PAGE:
Can I sue my neighbor and tenant for water damage to my condo?

Get Legal Help Today

 Secured with SHA-256 Encryption

Can I sue my neighbor and tenant for water damage to my condo?

My neighbor who owns the unit above me had a dishwater malfunction “as she says” and flooded my unit. My tenants did not call me when this happened. As a result my bathroom, bedroom and laundry room walls are full of mold and the carpet has a big water stain, which I am sure has mold on the padding. My lease indicates the tenants must report immediately any damage done to my property, but since they neglected to call me, I had to just go down during an inspection to find all this damage myself. Can I sue both my neighbor that causes the leak and my tenant for not reporting this? And evict my tenants?

Asked on April 19, 2012 under Real Estate Law, Virginia

Answers:

SJZ, Member, New York Bar / FreeAdvice Contributing Attorney

Answered 9 years ago | Contributor

You should be able to sue your neighbor, since it was something under her control (her dishwasher) which caused the damage. If the problem was that the machine was defective or was installed improperly, she in turn may be able to sue the manufacturer or installer--but that's her concern, not yours.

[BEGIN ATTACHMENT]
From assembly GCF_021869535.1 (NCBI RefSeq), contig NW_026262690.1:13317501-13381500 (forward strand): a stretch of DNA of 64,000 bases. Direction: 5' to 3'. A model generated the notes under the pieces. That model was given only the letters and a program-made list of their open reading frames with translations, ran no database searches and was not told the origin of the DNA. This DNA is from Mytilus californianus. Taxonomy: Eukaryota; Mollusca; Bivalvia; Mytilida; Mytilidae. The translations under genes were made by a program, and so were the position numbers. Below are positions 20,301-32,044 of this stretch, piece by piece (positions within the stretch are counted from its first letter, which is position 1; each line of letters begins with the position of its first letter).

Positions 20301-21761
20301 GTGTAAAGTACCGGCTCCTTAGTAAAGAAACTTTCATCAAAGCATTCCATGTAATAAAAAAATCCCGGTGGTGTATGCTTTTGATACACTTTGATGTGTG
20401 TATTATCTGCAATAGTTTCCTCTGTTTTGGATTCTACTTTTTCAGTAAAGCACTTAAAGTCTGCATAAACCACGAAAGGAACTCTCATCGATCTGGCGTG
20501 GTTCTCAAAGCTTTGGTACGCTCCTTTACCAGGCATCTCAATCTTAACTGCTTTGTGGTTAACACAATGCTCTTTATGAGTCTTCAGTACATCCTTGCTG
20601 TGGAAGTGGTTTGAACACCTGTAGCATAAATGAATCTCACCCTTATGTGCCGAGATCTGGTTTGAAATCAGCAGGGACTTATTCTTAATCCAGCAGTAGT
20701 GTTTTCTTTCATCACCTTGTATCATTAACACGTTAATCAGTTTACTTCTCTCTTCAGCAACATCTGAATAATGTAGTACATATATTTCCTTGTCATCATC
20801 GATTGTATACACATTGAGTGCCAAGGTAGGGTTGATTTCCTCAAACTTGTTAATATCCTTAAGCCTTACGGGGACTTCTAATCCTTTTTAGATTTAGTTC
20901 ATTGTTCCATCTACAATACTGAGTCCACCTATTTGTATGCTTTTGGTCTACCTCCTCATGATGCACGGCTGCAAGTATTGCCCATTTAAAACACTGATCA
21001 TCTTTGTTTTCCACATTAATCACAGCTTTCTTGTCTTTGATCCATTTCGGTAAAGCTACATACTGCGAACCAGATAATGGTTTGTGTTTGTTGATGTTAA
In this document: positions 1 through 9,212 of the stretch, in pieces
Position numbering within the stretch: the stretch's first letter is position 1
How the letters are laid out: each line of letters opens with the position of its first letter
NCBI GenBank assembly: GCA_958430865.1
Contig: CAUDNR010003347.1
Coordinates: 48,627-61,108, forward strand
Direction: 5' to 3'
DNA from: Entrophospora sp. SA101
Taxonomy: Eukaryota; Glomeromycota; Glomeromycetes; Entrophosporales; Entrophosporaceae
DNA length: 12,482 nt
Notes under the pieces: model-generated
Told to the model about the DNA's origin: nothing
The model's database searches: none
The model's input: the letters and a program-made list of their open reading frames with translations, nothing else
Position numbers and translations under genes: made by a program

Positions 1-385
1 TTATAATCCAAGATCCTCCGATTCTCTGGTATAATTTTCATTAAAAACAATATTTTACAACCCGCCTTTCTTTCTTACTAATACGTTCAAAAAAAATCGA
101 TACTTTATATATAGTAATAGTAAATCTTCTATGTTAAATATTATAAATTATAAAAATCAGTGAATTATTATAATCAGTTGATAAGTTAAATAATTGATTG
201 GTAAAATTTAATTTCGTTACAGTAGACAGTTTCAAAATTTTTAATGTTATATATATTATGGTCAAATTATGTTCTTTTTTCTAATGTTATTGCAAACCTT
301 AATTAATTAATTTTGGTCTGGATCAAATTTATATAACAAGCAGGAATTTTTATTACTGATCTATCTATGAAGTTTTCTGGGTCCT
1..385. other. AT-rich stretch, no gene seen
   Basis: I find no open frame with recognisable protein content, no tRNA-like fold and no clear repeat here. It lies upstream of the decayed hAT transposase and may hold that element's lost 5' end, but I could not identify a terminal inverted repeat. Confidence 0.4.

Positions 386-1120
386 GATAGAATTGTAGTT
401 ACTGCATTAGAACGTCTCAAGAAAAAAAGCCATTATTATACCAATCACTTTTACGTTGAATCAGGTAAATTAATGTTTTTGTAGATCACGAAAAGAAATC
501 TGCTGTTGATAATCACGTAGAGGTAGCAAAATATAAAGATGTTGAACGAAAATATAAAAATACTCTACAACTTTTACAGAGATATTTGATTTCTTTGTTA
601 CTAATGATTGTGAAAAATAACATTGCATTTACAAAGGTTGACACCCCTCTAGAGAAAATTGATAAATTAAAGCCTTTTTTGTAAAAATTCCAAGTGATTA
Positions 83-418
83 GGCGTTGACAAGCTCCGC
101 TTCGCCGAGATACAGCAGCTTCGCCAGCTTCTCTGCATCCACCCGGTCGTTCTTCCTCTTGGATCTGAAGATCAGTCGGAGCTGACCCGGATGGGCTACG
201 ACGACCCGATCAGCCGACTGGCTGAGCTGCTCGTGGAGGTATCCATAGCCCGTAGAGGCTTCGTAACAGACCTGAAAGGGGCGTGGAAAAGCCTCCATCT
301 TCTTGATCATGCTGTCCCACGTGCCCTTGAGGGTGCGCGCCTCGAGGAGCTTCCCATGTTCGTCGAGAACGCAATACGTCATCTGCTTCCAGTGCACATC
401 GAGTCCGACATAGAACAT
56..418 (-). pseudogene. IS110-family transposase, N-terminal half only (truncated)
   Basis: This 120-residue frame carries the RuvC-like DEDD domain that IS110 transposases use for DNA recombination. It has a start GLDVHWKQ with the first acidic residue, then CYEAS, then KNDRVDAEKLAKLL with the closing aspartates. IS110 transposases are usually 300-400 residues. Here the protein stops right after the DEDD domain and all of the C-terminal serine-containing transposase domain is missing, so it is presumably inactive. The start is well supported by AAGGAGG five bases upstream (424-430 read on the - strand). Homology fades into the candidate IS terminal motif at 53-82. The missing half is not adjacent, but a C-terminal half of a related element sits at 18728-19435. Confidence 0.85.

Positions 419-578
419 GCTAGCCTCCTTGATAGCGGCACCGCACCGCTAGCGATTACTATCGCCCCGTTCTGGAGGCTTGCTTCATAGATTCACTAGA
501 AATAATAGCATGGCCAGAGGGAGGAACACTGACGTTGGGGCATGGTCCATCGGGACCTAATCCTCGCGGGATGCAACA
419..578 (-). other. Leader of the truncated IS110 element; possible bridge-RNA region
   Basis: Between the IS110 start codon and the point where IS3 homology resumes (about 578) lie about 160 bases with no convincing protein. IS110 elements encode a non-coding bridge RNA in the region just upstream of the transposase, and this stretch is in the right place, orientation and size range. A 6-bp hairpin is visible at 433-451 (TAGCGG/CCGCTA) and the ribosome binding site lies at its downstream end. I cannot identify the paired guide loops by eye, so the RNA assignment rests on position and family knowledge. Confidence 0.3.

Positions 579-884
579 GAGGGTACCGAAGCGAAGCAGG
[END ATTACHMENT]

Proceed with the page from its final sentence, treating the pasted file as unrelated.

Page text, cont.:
You may be able to sue your tenants for not reporting the leak, at least for such portion of the damage as was caused or exacerbated by their failure to report (i.e. they are not responsible for the leak or for any damage that would have occured even with a prompt report). Not only have they evidently violated a  provison of their lease, but they also negligently (carelessly) caused damage to your property through their nonreport.

It is unlikely that you be able to evict tenants at this time. Even though they violated the lease, typically you cannot evict tenants for the first lease violation, but rather must given them a "notice to cease" telling them to not do that again--you can only take action if the problem then repeats.


IMPORTANT NOTICE: The Answer(s) provided above are for general information only. The attorney providing the answer was not serving as the attorney for the person submitting the question or in any attorney-client relationship with such person. Laws may vary from state to state, and sometimes change. Tiny variations in the facts, or a fact not set forth in a question, often can change a legal outcome or an attorney's conclusion. Although AttorneyPages.com has verified the attorney was admitted to practice law in at least one jurisdiction, he or she may not be authorized to practice law in the jurisdiction referred to in the question, nor is he or she necessarily experienced in the area of the law involved. Unlike the information in the Answer(s) above, upon which you should NOT rely, for personal advice you can rely upon we suggest you retain an attorney to represent you.

Get Legal Help Today

Find the right lawyer for your legal issue.

 Secured with SHA-256 Encryption